The key messages in this Spotlight reveal that:

  • Educational technology (edtech) has increased in popularity, use and availability since the pandemic.
  • Notable advancements in technology, for example, the development of artificial intelligence (AI) language models such as ChatGPT and Google’s Bard, have occurred within the last few years.
  • Although edtech is often presented as a panacea for improving a range of teaching and learning outcomes, not all uses of edtech deliver the intended benefits.
  • Some edtech (including AI language models such as ChatGPT) is intended to better support teachers, reduce their workload and/or promote more effective school management; however, appropriate training and professional learning will better enable teachers and other education professionals to fully capitalise on these benefits.
  • A repeated pattern has become apparent in edtech
    • There is hype and enthusiasm for using new technology in education
    • Early adopters achieve promising outcomes in initial trials
    • Widespread adoption shows mixed results
    • Hype for the latest tech (step 1 repeating) means that interest shifts to the new tech.
  • The evidence base demonstrates that the quality of pedagogy has a more significant impact on student outcomes than edtech usage.
  • There is substantial evidence that, even when edtech is student-centred and well-integrated, teacher input (critical thinking, contextualising feedback, etc.) is essential for student learning. As such, edtech does not reduce the need for highly skilled, professional teachers.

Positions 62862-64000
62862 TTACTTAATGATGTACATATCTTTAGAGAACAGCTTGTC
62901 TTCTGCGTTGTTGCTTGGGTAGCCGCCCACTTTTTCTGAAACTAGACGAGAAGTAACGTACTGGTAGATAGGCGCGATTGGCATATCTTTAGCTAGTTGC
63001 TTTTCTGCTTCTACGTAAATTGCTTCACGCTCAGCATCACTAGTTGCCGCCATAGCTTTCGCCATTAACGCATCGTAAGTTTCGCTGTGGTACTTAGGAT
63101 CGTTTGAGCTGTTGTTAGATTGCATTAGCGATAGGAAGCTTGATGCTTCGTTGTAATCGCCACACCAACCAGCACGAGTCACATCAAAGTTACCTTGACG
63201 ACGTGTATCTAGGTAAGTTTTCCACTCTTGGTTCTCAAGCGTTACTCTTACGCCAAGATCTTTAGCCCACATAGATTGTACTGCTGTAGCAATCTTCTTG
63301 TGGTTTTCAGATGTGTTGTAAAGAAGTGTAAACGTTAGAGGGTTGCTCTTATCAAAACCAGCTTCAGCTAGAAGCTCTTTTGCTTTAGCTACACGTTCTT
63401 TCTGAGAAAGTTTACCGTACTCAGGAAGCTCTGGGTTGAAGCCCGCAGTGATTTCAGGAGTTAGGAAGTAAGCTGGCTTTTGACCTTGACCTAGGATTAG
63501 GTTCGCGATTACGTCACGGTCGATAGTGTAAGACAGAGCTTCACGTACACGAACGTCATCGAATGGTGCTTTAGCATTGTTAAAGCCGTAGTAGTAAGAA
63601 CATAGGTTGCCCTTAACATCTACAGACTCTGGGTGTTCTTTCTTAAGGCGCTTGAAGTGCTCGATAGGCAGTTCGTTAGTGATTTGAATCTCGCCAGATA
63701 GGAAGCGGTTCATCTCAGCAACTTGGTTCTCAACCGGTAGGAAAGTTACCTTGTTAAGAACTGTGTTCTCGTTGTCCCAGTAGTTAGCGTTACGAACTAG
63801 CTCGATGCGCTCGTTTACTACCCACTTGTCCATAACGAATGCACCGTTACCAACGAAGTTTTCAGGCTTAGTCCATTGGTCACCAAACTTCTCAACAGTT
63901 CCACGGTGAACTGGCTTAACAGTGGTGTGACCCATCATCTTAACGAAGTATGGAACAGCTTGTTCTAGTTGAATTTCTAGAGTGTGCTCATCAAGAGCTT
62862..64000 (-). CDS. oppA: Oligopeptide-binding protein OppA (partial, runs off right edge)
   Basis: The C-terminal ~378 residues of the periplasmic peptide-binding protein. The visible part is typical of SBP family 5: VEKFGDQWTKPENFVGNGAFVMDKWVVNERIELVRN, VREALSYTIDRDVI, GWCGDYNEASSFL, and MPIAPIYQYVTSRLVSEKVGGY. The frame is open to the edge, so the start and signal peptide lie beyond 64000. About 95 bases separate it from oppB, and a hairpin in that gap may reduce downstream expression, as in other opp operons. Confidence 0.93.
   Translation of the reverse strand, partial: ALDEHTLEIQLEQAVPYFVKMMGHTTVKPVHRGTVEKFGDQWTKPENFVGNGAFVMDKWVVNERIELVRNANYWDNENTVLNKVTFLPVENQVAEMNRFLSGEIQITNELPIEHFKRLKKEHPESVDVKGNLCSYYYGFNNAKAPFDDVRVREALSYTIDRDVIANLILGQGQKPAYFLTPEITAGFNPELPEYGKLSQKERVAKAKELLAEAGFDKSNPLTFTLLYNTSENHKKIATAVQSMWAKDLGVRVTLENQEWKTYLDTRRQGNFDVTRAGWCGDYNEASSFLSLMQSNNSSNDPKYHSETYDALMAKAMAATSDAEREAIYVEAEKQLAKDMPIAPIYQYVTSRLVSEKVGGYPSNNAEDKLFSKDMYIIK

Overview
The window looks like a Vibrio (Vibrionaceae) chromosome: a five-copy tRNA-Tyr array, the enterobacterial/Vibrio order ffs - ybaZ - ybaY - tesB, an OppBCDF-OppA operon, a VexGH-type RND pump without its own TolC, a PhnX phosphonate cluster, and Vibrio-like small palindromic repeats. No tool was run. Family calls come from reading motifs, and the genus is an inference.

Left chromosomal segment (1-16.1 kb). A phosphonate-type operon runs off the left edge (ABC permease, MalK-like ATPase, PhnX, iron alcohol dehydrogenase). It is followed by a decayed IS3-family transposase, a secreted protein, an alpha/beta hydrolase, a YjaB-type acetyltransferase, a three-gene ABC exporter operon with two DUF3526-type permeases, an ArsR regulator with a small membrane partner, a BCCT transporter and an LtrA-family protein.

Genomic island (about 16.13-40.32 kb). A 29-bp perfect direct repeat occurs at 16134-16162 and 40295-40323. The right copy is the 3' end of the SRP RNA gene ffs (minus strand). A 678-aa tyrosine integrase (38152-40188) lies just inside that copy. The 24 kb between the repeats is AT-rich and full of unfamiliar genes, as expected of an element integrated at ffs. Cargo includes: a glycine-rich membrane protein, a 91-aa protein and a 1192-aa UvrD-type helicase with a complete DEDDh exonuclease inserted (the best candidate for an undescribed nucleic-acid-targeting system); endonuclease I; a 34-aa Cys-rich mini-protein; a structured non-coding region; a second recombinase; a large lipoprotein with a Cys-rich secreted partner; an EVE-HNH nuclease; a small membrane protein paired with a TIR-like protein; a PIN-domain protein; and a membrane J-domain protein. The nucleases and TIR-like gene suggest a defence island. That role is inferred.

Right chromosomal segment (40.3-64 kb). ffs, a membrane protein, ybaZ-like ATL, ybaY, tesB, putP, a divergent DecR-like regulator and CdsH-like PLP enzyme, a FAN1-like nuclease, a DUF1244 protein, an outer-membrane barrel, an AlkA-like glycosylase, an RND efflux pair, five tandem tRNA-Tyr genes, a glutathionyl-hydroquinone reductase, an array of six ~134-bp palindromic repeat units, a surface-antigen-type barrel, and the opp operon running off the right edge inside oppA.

1. Phishing is an attempt to fraudulently obtain personal information (such as credit card details or passwords) via a message falsely claiming to be from a legitimate and often well-known organisation, such as a bank or government department.
  2. A collaborative (or cooperative) learning approach involves students working together on a learning activity or task. Well-structured tasks that promote collaboration between group members show the greatest impact on student learning.
  3. The cognitive theory of multimedia learning posits that we recognise and process information from two channels: a verbal channel and a visual channel that recognise words and images, respectively (Mayer and Moreno, 2005).
  4. Situated learning refers to the concept that learning requires both knowledge and practice in authentic settings; that is the knowledge is gained in context of the situation. XR is thus well positioned to enable situated learning. Situated learning also emphasises relationships and interactions with others in order to build understanding.
  5. This article summarises research available up to 10 October 2023. Given how rapidly both technology and research within this area can evolve, readers may wish to consider more recent evidence when making decisions as to how best implement edtech within their own practice area.